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Study Shows Extent of Brain Damage From Zika Infections

           

Aedes aegypti mosquitoes are seen inside Oxitec laboratory in Campinas, Brazil, February 2, 2016.
REUTERS/Paulo Whitaker/File Photo

CLICK HERE - STUDY - Radiology - Congenital Brain Abnormalities and Zika Virus: What the Radiologist Can Expect to See Prenatally and Postnatally

reuters.com - Reporting by Julie Steenhuysen; Editing by Dan Grebler - August 23, 2016

A report released on Tuesday shows in graphic detail the kind of damage Zika infections can do to the developing brain - damage that goes well beyond the devastating birth defect known as microcephaly, in which the baby's head is smaller than normal.

The current Zika outbreak was first detected last year in Brazil, where the virus has been linked to more than 1,800 cases of microcephaly, which can cause severe developmental problems.

Prior research has shown the Zika virus attacks neural progenitor cells - a type of stem cell that develops into different types of nerve or brain cells.

The latest research, published in the journal Radiology, draws from imaging and autopsy findings linked with confirmed Zika infections done on 17 infants and fetuses cared for at the Instituto de Pesquisa, in Campina Grande in the state of Paraiba in northeastern Brazil, where the infection has been especially severe.

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news.yale.edu - by Bill Hathaway - August 24, 2016

Infection by the Zika virus diverts a key protein necessary for neural cell division in the developing human fetus, thereby causing the birth defect microcephaly, a team of Yale scientists reported Aug. 24 in the journal Cell Reports.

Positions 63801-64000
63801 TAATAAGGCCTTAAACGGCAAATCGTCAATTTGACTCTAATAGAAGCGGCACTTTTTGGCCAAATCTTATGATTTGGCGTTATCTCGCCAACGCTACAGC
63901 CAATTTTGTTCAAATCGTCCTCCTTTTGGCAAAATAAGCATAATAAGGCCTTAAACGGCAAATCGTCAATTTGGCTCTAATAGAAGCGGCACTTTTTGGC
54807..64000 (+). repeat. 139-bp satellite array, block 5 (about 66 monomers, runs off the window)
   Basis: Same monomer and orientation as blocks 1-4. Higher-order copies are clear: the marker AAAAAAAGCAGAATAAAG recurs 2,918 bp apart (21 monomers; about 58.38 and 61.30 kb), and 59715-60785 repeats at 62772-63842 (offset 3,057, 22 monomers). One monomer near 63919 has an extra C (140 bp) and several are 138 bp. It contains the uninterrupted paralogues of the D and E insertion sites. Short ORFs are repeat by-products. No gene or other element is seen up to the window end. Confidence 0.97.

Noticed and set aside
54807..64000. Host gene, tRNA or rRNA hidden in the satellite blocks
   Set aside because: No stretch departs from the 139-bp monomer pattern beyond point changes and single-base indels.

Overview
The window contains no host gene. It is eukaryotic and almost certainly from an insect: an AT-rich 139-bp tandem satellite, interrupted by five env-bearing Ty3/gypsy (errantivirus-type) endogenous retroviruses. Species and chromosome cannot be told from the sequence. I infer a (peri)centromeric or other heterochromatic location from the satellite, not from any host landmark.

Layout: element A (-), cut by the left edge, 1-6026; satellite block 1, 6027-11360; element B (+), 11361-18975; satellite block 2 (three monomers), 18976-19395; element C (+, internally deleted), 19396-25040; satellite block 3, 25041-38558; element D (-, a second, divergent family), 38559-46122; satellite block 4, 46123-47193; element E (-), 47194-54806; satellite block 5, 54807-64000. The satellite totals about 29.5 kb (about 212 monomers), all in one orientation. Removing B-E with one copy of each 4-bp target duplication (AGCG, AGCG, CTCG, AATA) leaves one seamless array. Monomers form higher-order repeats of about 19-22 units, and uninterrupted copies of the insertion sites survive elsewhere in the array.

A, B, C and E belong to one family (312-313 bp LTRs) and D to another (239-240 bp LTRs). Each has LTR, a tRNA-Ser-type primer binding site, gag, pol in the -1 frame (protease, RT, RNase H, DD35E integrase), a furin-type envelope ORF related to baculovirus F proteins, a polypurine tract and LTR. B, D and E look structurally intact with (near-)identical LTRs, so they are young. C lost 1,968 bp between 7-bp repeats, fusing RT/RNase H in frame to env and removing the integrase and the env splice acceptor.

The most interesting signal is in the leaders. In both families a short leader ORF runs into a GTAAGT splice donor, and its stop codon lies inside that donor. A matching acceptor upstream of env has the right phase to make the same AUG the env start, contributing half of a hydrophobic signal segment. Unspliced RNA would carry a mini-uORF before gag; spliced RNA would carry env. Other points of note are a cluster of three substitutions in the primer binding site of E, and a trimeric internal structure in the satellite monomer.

The findings suggest that Zika virus might be susceptible to existing antiviral drugs that may prevent disruption to the developing nervous system, said the researchers.

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CLICK HERE - Cell Reports - Zika Virus Disrupts Phospho-TBK1 Localization and Mitosis in Human Neuroepithelial Stem Cells and Radial Glia

scienmag.com - August 24, 2016

In a very severe, genetic form of microcephaly, stem cells in the brain fail to divide, according to a new Columbia University Medical Center study that may provide important clues to understanding how the Zika virus affects the developing brain.

The study was published August 24 in Nature Communications.

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CLICK HERE - Nature Communications - Severe NDE1-mediated microcephaly results from neural progenitor cell cycle arrests at multiple specific stages

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